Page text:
A systematic review and meta-analysis published in Schizophrenia Bulletin found that people with schizophrenia had reduced consummatory social pleasure compared with the general population.
Investigators from Indiana University-Purdue University searched publication databases from 1997 through November 2021 for studies evaluating the emotion paradox extended to social situations in schizophrenia.
A total of 26 samples were included in this study, which were peer-reviewed publications (n=25) and 1 poster presented at an international conference, published or presented between 1997 and 2021. The studies were conducted in the United States (n=11), the United Kingdom (n=4), the Netherlands (n=4), Germany (n=3), France (n=2), and South Korea (n=2).
The total sample size was 929 patients with psychotic disorders and 953 controls. The participants were generally well matched, had a mean age of 36.8 years, and 63% were men.
Patients with schizophrenia and controls differed significantly in consummatory social pleasure (Hedge’s g, -0.38; P <.001), in which patients with psychotic disorders reported less pleasure than controls. After removing 4 outliers, the association remained significant (g, -0.36; P <.001). These comparisons had significant heterogeneity (I2, 73.71%; P <.001).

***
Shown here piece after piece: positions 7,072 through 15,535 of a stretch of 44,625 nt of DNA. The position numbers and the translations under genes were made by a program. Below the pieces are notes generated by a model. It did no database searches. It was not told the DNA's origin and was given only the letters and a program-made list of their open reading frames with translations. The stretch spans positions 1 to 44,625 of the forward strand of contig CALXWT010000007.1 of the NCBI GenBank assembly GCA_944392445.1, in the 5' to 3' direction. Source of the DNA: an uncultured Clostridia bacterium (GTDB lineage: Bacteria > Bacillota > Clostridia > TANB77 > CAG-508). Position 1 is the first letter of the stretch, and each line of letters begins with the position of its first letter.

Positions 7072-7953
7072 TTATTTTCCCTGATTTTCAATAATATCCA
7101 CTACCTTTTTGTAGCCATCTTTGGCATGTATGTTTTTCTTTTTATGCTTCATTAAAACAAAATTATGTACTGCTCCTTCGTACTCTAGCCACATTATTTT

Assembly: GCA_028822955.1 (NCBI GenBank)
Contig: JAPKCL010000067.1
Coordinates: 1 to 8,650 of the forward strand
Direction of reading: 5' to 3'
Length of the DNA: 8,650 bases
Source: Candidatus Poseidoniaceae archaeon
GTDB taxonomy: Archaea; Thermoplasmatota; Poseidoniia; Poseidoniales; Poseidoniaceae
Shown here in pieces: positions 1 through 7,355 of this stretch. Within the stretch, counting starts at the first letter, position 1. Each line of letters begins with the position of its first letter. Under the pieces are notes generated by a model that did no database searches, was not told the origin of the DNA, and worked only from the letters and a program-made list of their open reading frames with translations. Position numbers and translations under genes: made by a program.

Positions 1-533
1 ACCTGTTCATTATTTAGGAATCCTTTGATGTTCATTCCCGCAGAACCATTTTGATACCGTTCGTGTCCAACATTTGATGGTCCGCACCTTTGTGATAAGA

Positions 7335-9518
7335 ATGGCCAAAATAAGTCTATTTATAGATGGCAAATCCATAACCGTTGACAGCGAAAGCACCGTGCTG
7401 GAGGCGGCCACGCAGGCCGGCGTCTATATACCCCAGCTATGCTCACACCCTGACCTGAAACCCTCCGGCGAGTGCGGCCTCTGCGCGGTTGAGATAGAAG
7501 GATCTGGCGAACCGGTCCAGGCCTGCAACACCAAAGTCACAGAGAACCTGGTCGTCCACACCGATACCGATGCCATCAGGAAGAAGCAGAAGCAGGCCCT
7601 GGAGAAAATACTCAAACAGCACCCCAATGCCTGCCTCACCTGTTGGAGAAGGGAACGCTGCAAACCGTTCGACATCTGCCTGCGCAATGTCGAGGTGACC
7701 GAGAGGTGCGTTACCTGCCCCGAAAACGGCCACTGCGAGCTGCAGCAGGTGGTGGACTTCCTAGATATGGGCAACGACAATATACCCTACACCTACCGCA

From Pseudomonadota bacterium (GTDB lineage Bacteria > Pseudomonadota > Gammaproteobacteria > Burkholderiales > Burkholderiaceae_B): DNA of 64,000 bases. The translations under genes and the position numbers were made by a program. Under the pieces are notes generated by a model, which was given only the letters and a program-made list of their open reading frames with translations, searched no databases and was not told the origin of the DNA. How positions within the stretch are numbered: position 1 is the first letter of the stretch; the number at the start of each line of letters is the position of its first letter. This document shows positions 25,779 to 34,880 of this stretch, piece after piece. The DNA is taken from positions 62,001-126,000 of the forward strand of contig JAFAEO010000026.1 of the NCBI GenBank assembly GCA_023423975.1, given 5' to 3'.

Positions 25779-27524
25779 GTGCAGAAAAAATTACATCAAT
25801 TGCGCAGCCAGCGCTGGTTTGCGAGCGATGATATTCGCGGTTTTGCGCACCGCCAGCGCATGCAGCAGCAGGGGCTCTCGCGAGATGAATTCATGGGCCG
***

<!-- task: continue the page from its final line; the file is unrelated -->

Significant moderation effects were observed for study design (Q, 5.46; P =.02), in which between-study variability was observed in studies using experience sampling methods (Q, 59.45; P <.001) but not in laboratory studies (Q, 15.21; P =.173). Stratified by directness of effects, significant indirect effects of pleasure measures were observed (g, -0.68; P <.001) whereas direct measures only trended toward significance (g, -0.20; P =.06).
No clinical characteristics were observed to modify the observed effects (P >.05).
The findings of this analysis may not be generalizable for all patients with schizophrenia, as most studies recruited stable individuals from the outpatient setting.
Study authors concluded, “These results have important implications for treating social dysfunction in schizophrenia. […] [L]arger deficits in social pleasure found in [experience sampling method] studies may be due to differences in the nature of social interactions people with schizophrenia engage in during daily life. Thus, interventions should not only teach social skills, but also address real-world barriers to participating in higher-quality social experiences to lessen this social pleasure gap.”
This article originally appeared on Psychiatry Advisor
Abel DB, Rand KL, Salyers MP, Myers EJ, Mickens JL, Minor KS. Do people with schizophrenia enjoy social activities as much as everyone else? A meta-analysis of consummatory social pleasure. Schizophr Bull. 2023;sbac199. doi:10.1093/schbul/sbac199